Let’s look for solutions
I worked for 20 years at public and private hospitals in administration.
The problems with the Albury Wodonga Health (AWH) hydrotherapy pool would have been known by management long before its closure.
The AWH CEO Leigh McJames says that it will cost $50-100,000 to make the necessary upgrades but there are “competing priorities. Our priority of service delivery is at the sharp or acute end. It is the emergency department and saving lives.”
Service delivery should apply to all levels of need. The hydrotherapy pool was being used 1200 times per month at a cost of $6 per visit. At $7200 per month it would only take 14 months to cover the maximum upgrade costs of $100,000.
Have Mayor Mack and our local members sat down as a group and discussed how to encourage AWH to make this a priority?
What does the NSW Health Minister Brad Hazzard have to say? Let’s look at solutions not problems so that those who get great benefit from the pool do not have to wait two or three years before a new pool is built.
David Williams, North Albury
Indoor centre the answer
Do the Albury and Wodonga councils realise that if this area had an indoor aquatic centre there would be no need for the present unsatisfactory rehabilitation facilities which obviously are not feasible or workable.
Hydro/rehabilitation pools are always part of new age indoor aquatic centres both in other regional cities and overseas.
They include specific resistance pools and rehab facilities with trained professionals to supervise and maintain hygiene etc.
In fact most centres I have seen lately incorporate physiotherapy/exercise physiologist consulting rooms in the complex.
With an ageing population this should be a priority. Perhaps both councils could re-visit the need for an indoor aquatic/recreation centre again?
Nan Brandt, Albury-Wodonga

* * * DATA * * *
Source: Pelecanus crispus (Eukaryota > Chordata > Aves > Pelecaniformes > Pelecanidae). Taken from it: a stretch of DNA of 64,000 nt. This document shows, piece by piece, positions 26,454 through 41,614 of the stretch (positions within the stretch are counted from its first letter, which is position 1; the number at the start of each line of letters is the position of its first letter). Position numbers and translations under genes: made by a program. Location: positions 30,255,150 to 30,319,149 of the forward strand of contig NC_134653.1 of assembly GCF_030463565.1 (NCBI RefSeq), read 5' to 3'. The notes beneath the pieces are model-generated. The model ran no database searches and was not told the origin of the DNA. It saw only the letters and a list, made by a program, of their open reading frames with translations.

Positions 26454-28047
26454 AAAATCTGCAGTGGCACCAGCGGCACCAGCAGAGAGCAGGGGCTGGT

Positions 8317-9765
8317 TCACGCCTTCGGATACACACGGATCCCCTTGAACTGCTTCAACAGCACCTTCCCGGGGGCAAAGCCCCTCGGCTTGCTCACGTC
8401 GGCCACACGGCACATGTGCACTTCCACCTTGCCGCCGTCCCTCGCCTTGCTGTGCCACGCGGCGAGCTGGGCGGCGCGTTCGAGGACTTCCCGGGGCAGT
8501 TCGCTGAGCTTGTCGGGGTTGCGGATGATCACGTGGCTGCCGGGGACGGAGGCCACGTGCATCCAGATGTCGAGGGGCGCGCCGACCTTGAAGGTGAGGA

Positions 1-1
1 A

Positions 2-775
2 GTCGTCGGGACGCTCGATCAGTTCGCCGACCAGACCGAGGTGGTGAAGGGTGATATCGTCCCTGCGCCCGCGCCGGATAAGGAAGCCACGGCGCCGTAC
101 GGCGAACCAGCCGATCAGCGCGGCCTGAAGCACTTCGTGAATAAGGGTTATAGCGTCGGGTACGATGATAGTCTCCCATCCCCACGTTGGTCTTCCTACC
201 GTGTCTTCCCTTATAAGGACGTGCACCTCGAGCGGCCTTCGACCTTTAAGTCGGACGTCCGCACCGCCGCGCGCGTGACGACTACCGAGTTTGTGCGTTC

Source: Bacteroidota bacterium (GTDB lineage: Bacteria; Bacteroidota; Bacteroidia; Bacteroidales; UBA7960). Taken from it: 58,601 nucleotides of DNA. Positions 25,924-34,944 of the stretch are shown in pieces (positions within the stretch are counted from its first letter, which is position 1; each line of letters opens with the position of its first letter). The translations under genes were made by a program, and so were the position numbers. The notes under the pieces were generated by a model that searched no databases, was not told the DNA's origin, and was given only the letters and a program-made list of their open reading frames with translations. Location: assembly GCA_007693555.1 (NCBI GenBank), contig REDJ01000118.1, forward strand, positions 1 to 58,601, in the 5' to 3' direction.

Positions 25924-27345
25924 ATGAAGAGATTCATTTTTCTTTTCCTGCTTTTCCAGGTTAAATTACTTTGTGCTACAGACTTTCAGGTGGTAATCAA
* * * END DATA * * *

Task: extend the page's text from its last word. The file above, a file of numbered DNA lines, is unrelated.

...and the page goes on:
Challenge for politicians
It was disappointing to hear Malcolm Turnbull blame the current drought and the consequences on global warming.
Australia has suffered through droughts, floods and bushfires even before this country was inhabited. What we need to hear from our politicians are measures how to minimise the affects of these natural disasters. By following the global warming hype all that has been achieved is power prices increase dramatically and reliability of supply reduced.
Along with aluminium smelters and paper mills being closed and shifted to overseas countries which do not have the same high standards in the environment plus occupation health and safety regulation that exist in Australia.
Why not challenge politicians to put all overhead power lines underground in high bushfire areas in the next seven years.
Have tax incentives and assistance for permanent Australia citizens to move agricultural production to areas with good reliable water supply. Also change immigration rules to make it five years before you can become a permanent resident if you live and work in a regional area otherwise it will be seven years.
John Walker, North Wangaratta
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